Wednesday, 11 November 2009



A two minute silence was observed at 11.00 am GMT across the country today. The silence is observed at the eleventh hour of the eleventh day of the eleventh month and marks the moment that four years of war ended with the signing of the Armistice Treaty by Germany and the Allies.This year was particularly poignant as it also marks the passing of a generation. The last of the British World War I veterans died during the year.

Today in Westminster Abbey a special Armistice Day service was held following the deaths of Bill Stone who was 108, Henry Allingham 113 and Harry Patch, 111.

I was wondering whether whether any other countries mark this signing of the armistice with a two minutes silence. It certainly seems to be increasing in the UK with shops, offices, factories, schools etc falling silent. The wars in Afghanistan and Iraq perhaps make us realise how peace is never really with us and also how grateful we should be that people gave up their lives so we can live in freedom.

Dame Vera Lynn singing We'll Meet Again is probably the most memorable World War 2 song in the UK and the Commonwealth. The Forces Sweetheart was only 22 when she first recorded it and is now the grand old age of 92.She toured Europe and The Far East during the Second World War providing a much needed boost to the morale of the forces. The song was popular not just because it was a great tune and she was a wonderful singer, but because it lifted people's spirits in a very dark and frightening time.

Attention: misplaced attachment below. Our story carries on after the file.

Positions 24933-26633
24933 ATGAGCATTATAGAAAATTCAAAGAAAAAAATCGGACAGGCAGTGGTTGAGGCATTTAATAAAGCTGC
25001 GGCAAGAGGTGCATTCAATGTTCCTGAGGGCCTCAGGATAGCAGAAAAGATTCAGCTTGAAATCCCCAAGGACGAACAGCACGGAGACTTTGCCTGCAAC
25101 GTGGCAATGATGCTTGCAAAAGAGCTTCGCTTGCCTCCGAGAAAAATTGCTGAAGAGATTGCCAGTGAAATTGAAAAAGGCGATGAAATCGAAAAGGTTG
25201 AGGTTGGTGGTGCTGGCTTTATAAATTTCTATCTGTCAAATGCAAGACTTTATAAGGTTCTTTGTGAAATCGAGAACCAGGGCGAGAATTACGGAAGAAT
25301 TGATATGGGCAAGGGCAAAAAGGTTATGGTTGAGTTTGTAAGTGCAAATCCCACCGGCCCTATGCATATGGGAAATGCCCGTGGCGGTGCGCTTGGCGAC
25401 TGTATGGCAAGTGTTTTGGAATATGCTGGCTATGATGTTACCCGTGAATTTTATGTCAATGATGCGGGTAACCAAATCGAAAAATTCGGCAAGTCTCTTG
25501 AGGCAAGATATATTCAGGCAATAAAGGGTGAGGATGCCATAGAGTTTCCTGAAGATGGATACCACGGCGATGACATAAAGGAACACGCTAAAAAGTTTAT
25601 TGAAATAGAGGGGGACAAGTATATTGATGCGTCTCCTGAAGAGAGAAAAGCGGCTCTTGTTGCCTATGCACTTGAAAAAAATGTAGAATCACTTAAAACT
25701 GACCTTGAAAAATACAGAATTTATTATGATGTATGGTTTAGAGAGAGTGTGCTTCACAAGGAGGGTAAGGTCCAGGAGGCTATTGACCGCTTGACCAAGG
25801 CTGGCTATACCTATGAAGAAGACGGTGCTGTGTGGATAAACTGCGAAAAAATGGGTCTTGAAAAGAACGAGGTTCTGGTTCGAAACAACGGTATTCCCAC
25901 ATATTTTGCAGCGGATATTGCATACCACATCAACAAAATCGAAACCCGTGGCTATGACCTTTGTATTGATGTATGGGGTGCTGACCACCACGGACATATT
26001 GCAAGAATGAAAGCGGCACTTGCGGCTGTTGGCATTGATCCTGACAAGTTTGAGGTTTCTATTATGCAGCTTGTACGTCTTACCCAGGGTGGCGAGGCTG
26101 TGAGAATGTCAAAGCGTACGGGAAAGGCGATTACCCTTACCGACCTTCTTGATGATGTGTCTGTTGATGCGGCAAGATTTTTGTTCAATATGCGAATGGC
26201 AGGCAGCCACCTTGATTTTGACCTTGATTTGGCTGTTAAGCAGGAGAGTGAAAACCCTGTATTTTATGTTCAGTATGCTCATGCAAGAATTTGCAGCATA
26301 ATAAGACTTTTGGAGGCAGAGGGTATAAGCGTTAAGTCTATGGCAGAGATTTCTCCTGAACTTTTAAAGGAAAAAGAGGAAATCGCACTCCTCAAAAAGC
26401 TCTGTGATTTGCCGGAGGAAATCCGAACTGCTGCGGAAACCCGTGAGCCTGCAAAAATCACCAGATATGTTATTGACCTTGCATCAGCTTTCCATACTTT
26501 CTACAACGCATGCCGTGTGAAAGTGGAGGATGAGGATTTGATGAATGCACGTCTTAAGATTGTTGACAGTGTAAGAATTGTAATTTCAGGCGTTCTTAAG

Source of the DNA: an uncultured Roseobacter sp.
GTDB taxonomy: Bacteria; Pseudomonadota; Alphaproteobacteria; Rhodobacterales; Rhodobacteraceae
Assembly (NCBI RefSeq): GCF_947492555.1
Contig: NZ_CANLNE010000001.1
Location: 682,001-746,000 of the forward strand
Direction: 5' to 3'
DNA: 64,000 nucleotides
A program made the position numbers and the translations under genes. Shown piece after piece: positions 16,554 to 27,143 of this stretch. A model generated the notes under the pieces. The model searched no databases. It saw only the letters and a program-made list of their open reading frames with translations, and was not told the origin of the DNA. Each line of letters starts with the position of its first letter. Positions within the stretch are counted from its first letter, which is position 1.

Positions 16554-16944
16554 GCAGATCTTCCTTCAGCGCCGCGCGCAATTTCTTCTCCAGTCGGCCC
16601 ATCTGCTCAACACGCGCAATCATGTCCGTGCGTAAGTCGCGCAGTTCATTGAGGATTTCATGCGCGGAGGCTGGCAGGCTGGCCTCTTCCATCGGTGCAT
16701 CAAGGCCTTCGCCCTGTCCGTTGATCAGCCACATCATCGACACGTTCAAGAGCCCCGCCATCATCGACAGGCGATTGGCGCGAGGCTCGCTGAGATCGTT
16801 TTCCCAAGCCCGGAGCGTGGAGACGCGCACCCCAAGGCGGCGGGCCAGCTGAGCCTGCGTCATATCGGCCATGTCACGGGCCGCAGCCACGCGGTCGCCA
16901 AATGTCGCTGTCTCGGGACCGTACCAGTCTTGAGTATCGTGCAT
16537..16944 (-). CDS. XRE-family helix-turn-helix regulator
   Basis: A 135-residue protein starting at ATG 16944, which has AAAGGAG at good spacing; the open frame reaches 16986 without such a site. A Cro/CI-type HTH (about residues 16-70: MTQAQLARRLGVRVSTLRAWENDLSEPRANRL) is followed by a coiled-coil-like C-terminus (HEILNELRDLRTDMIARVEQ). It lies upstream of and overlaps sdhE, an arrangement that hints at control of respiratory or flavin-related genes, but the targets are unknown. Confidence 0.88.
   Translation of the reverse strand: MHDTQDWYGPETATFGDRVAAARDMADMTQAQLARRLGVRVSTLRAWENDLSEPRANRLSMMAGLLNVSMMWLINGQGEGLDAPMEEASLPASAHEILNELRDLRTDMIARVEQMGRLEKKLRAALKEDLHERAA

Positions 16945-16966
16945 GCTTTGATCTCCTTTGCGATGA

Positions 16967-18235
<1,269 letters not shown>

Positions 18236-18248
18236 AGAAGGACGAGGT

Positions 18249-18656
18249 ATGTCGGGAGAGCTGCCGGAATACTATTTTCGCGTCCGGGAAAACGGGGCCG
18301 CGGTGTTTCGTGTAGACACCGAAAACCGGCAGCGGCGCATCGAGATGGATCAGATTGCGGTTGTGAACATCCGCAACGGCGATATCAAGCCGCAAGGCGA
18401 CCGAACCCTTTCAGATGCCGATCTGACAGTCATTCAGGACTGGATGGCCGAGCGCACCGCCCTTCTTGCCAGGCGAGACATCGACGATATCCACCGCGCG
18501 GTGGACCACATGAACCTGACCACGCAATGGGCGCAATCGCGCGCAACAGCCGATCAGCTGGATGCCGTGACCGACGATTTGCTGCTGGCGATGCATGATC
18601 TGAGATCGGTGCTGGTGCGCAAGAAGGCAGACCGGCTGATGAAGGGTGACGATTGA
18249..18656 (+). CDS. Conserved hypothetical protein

I was born towards the end of World War 2 and when I was little, this was still a very popular song. We had very little money to go on holiday and so I used to go on bus day trips with my grandparents to York, Edinburgh, Scarborough, The Lake District and other popular places in Scotland and the North of England. On the way back the people always used to sing popular songs of the day and some from the Wars. We'll Meet Again is one I always remember and it brings back lots of happy memories of those times.

Dame Vera stopped performing in 1999 so at the Festival of Remembrance on Saturday in The Royal Albert Hall, Hayley Westenra performed the song with the Fron Male Voice Choir. You can see the performance below. At 2 mins 49 seconds the video screens show Vera Lynn singing and some wartime film of Allied troops. She attended the Festival and you can see her right at the end of the video. She is still very popular.

Surprisingly sales of a CD she released last month, - The Very Best of Vera Lynn made history as she became the oldest living person to top the UK album chart. Not content with that, her record company is releasing a new single of We'll Meet Again for Christmas. They've used the original version of her vocals and added the Fron Male Voice Choir to it. She'll be going head to head with the single of whoever wins X Factor. Normally that single wins because of the music downloads generated by the programme. However we'll see!

It was good to see that this year Hayley Westenra and Dame Vera Lynn jointly launched the Royal British Legion's Poppy Appeal which aims to raise £31 million to support the Afhgan War's generation of wounded and bereaved.

Post 129

Thursday, 5 November 2009

National War Museum - Valletta Post 128

Fort St Elmo

Main Entrance to Fort St Elmo

The National War Museum is situated in a building known as the Old Drill Hall in Lower Fort St Elmo at the tip of the Valletta peninsula. It was originally built in 1553 to protect the entrance to The Grand Harbour of Valletta. The Fort was destroyed during the Great Siege of 1565 and reconstructed in 1567, there have been some modifications since then.

It now houses the Police Academy and a small part is occupied by The National War Museum. In more recent times, part of it was used as a film location jail for Midnight Express. It did look a little bit sad when we were there and in need of a bit of work to tidy it up but the entrance to the Museum has been renovated.